Badgley is 3 of 10 on kicks of 50-plus yards in his career.

“You worded (your question) as he can’t make a 50-yard kick and I don’t think that’s how we feel about that,” Fipp said. “But we do think that making a 50-yard kick in those conditions on that day, on that field, going that direction, at those uprights, was going to be a little bit more difficult task. So I would say (his range), I would say it depends on a lot of different things.”

Since the start of the 2021 season, Lions kickers are a combined 30 of 36 on field goal tries (83.3%) and 41 of 44 on extra points (93.2%). They are tied for last in field goal percentage this season, with a small sample size of four makes in six attempts, but finished in the middle of the NFL — tied for 14th — in 2021.

Prater, who signed a two-year deal with the Arizona Cardinals last spring, has made 36 of 43 field goals over the same span (83.7%), while missing two games this season with a hip injury.

Patterson is 9 of 10 on field goals this season for the Jacksonville Jaguars, and a perfect 13 of 13 on extra points.

Asked Thursday about the decision to not re-sign Prater, Fipp said “a lot of different things” went into that choice.

“That wasn’t my decision,” he said. “Ultimately that’s Brad and Dan and those guys and I trust them, and they’re trying to rebuild a roster so you’ve got to make a lot of hard decisions. But yeah, it’s easy to second-guess everything after the fact but I don’t second guess anything with that.”

That includes whether the Lions should have kept Patterson out of training. Fipp reiterated Thursday that Seibert had a better camp and a stronger leg and the Lions “thought we kind of had the answer to the question” of who will be their kicker long-term.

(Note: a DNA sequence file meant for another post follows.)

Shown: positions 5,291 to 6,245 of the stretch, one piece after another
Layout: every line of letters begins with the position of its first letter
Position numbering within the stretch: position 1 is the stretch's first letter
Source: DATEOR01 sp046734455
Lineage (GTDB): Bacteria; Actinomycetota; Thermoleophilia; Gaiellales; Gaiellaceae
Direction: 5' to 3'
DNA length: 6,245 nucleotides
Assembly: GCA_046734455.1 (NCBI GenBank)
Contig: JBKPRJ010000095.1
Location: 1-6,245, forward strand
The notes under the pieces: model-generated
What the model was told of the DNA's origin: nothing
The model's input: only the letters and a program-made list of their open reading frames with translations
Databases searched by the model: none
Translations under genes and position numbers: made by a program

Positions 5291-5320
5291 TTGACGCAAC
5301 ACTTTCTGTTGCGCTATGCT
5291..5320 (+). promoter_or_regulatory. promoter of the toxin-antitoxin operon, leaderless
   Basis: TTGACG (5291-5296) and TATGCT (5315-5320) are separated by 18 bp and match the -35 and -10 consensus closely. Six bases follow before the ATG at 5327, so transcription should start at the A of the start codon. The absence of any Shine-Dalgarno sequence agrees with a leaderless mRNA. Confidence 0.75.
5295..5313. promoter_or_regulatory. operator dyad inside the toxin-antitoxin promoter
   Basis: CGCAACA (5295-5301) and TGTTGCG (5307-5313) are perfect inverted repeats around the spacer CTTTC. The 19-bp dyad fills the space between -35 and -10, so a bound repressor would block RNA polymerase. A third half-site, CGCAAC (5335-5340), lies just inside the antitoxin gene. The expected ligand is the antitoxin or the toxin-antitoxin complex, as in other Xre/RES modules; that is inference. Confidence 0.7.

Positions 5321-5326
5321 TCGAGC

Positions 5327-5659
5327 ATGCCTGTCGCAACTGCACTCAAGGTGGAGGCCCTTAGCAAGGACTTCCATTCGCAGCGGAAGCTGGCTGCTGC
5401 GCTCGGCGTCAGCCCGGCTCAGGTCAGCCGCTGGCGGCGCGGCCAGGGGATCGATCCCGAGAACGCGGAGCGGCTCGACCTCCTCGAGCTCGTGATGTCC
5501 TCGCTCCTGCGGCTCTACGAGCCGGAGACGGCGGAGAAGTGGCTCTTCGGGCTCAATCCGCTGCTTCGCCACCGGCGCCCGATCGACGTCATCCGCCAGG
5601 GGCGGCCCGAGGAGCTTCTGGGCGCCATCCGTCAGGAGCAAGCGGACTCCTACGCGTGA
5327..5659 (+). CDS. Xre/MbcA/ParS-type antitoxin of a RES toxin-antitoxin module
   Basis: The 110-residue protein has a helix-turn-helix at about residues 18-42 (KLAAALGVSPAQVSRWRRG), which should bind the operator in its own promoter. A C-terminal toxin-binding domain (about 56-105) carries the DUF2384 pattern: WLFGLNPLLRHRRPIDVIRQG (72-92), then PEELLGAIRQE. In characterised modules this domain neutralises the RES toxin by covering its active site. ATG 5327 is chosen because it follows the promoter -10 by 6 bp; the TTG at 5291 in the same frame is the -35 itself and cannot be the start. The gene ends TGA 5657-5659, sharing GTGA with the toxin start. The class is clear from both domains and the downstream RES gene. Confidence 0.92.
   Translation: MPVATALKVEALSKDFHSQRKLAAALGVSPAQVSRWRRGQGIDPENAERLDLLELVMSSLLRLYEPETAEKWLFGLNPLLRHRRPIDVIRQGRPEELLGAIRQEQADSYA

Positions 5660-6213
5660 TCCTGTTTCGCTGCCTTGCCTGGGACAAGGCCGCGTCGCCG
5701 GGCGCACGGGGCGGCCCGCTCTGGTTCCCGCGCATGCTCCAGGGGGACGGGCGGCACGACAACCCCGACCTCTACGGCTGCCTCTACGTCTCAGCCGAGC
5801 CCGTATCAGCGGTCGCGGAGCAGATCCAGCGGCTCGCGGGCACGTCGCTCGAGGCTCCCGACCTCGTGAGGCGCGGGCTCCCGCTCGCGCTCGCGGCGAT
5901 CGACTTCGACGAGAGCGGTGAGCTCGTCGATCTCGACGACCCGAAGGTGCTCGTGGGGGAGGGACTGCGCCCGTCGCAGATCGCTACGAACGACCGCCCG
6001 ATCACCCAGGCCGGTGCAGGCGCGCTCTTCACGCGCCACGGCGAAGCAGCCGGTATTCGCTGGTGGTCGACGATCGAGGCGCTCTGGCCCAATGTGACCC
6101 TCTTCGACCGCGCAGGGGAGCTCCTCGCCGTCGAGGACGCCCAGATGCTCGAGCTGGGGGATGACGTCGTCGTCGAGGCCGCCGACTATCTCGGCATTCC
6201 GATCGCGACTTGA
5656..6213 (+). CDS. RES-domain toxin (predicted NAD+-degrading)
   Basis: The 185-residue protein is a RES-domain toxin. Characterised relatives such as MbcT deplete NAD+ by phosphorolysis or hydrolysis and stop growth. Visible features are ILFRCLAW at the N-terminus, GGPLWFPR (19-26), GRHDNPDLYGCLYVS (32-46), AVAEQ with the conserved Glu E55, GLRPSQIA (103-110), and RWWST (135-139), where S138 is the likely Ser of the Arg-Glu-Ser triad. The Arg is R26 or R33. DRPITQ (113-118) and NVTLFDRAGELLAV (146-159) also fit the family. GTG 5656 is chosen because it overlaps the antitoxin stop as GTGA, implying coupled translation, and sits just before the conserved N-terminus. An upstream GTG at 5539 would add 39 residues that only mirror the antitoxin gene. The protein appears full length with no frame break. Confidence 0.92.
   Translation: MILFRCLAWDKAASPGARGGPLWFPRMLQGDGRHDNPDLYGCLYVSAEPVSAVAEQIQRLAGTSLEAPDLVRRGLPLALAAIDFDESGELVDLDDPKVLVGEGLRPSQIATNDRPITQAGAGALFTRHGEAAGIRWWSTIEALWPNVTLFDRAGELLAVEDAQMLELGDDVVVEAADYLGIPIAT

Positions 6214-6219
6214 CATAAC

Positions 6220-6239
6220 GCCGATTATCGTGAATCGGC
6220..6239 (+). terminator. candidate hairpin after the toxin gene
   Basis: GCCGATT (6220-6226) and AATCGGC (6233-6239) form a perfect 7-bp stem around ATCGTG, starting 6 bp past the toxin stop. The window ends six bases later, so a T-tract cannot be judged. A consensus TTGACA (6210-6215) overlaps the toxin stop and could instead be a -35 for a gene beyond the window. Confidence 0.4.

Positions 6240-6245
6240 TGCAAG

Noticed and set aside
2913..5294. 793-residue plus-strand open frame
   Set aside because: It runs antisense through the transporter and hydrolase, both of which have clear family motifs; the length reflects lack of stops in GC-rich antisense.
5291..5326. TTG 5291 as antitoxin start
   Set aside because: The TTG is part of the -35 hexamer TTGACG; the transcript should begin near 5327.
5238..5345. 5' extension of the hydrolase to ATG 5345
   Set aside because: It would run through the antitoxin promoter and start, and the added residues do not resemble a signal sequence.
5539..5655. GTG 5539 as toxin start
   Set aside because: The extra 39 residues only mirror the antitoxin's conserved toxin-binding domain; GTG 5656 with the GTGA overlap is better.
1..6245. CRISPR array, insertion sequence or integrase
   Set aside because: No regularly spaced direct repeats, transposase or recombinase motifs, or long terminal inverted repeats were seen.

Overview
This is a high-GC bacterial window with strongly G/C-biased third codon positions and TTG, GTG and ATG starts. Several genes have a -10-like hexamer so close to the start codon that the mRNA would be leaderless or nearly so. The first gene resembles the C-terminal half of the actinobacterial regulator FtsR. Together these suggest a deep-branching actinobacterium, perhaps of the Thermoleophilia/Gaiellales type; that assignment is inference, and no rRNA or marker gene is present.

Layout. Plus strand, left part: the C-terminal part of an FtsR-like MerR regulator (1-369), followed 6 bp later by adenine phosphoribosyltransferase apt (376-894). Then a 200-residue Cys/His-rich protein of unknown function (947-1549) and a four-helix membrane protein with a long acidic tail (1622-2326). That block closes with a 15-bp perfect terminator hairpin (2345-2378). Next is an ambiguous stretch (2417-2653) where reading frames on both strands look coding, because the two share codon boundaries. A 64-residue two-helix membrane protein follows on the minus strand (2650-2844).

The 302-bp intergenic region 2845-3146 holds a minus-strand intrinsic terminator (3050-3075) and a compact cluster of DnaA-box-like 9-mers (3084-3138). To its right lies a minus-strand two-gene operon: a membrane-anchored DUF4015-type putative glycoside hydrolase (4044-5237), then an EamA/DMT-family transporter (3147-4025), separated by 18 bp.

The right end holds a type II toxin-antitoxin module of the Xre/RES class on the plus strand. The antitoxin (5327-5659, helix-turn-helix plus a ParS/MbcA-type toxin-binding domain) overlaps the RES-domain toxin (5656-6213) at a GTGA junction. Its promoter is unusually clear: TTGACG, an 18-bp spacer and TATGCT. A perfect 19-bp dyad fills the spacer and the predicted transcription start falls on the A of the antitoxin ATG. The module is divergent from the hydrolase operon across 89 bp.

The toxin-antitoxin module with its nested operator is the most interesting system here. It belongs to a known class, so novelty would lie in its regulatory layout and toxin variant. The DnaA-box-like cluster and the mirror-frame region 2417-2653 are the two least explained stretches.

“I would say personally in my opinion, I would say we made the exact right call the whole way,” he said. “Would we like a different outcome? Oh yeah. We would like to hit on the next, whatever, all-pro kicker, but it doesn’t always turn out that way.”

Fipp said he is hopeful one of Badgley or Ficken will turn out to be that player, though he offered no clues Thursday about who will handle kicking duties in Sunday’s game against the Dallas Cowboys.

“I think that’s probably ultimately the goal here is that you can keep on taking shots on guys and getting guys opportunity and hopefully you play well enough and then hopefully ultimately you find a guy you can stick with,” Fipp said. “I do think one of the biggest things in finding a guy, though, is at some point you have to have some patience. If you look at these guys, they all make kicks and miss kicks. They make 50-yard field goals, they miss 50-yard field goals and I think that what happens is when you win the game, it’s not as big of a deal when you miss a kick. When you lose the game, then obviously those kicks get magnified.

“So anytime you have a team with a record like ours you’re going to look back and second guess the kick and all that all the time. And I think that winning teams go through the same challenges, they just aren’t looked at exactly the same way. I have a saying in this league, the bottom line is you can’t win unless you win. Ultimately, we’ll be answering these questions on the kicker until we start winning enough games and then at that point we’ll probably all feel like the guy’s playing well enough and the truth is that he’s probably playing about the same either way.”

Contact Dave Birkett at Follow him on Twitter @davebirkett.